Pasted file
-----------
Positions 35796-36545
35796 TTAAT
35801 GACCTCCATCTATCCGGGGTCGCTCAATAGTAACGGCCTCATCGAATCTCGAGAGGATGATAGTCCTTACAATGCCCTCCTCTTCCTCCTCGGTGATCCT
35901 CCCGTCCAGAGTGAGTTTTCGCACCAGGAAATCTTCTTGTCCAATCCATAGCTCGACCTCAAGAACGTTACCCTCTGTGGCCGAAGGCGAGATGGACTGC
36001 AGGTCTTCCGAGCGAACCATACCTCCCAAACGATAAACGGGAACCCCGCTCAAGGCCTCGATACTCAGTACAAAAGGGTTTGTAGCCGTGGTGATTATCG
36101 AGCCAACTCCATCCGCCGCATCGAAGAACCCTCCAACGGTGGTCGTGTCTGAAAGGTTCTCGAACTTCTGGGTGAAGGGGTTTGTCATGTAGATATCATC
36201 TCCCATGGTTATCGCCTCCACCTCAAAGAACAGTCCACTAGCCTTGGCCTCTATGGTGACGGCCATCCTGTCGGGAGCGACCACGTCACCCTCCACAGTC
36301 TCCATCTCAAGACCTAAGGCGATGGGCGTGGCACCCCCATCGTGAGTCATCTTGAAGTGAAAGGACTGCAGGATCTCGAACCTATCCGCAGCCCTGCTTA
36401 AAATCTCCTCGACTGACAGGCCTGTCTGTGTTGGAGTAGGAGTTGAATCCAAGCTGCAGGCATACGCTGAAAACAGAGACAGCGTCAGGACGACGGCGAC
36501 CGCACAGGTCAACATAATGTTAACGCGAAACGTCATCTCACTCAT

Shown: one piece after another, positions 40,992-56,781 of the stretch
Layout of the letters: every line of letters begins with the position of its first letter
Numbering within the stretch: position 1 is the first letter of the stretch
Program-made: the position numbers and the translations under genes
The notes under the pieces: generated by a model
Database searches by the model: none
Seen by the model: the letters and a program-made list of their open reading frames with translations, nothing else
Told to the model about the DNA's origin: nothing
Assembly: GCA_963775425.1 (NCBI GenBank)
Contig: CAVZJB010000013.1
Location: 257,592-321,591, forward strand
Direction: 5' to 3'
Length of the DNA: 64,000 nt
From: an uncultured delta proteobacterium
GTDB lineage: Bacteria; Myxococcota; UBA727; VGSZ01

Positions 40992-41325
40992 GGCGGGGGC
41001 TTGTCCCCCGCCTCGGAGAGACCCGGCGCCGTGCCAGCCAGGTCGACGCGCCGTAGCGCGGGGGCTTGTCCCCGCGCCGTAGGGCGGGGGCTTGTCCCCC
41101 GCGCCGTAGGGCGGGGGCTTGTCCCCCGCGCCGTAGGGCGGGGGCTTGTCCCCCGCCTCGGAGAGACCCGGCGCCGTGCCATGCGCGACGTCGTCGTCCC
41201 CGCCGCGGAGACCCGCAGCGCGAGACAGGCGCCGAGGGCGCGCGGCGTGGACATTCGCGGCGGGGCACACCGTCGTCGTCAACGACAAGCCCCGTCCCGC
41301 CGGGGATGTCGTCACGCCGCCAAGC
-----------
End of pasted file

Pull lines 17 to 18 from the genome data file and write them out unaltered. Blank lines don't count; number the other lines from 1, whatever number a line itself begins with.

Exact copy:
Seen by the model: the letters and a program-made list of their open reading frames with translations, nothing else
Told to the model about the DNA's origin: nothing